Houses of Parliament, London
The UK's Labour government in its infinite wisdom has decided to expand the laws it has drafted to prosecute those who support al-Qaeda to include animal activists who, according to The Times of London
, "glorify militant acts against economic targets and laboratories." People who therefore raise a glass for those who stopped a lab torturing dogs by smashing up the place could, according to The Times
"be jailed for seven years and suspects held without charge for up to three months."
This is, of course, very disturbing news: punishing not only those who commit the crimes in question (which is justifiable under the law) or those who pay for, or otherwise directly or indirectly enable, the crime (which is arguable under the law), but those who are seen to agree in some way (what does "glorify" mean?) with the action (which should not be against the law).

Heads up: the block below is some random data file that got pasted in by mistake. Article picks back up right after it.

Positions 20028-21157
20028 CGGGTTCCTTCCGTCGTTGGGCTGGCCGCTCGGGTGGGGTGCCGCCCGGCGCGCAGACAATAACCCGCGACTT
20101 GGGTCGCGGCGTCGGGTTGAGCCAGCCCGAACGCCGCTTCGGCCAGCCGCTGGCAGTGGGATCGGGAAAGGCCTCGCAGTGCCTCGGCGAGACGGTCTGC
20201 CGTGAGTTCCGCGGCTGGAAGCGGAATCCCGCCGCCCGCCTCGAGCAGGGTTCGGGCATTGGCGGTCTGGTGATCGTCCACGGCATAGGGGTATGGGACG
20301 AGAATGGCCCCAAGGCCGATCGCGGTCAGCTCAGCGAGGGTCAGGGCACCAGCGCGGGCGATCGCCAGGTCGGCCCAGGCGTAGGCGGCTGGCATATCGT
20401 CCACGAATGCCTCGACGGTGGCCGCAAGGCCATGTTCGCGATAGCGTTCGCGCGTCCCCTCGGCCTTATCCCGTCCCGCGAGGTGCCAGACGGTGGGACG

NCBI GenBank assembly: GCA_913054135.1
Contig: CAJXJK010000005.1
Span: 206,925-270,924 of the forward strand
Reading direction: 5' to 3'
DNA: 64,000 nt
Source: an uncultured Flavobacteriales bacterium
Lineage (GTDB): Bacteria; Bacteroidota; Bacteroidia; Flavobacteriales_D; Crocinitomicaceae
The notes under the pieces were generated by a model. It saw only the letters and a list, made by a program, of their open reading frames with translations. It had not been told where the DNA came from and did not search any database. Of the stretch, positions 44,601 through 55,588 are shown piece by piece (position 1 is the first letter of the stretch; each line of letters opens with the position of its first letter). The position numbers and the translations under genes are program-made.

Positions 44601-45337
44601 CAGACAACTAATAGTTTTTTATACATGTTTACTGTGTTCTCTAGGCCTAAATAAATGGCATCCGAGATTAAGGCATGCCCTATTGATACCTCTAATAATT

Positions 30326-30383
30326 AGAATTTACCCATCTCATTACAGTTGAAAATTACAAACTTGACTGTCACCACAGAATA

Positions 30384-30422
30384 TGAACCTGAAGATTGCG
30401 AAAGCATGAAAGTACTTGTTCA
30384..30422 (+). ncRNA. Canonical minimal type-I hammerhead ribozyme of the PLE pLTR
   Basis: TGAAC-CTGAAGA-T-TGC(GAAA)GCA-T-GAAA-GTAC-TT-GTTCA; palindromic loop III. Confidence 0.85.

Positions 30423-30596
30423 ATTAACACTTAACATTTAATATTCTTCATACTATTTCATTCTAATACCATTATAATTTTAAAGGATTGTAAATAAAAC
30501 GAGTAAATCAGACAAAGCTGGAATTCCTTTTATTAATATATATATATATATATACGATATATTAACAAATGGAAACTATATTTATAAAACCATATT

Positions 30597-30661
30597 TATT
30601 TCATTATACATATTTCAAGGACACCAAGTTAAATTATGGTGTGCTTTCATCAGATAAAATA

So-called free societies never learn, do they? Those in power always overreact and try to squash dissent rather than deal with the sources of it. They always overreach and conflate genuine threats to our freedom (al-Qaeda) with activists and extremists who should be treated as common criminals, (arsonists, vandals, etc.)and not terrorists. In situations like this, I always ask the question: What is it that the people in power are genuinely afraid of? What debate do they want to stifle?
But this is nothing new. Something like this, I'm sure, attended all of the campaigns for freedom (or against change) in the past: anti-slavery, Luddism, suffragism, against child labor, civil rights, etc. All of these involved civil disobedience and some element of vandalism and threats against human life, and may have swept up fellow travellers and supporters with them. If you have seen Good Night, and Good Luck
, the exceptionally thought-provoking movie about Ed Murrow's taking on of Sen. Joseph McCarthy in the 1950s, you will know how reliable a political tactic the fear-mongering, with-us-or-against-us mentality has been and remains for the governments of both the US and UK over the years.
There are voices in power opposed to this legislation, and it may be amended, watered down, or become so unwieldy that prosecutions will be impossible. But the facts remain: Animal activists, of whatever stripe, will need to be aware of who they associate with, what they say, and what they support or do. And that is the scariest thing of all.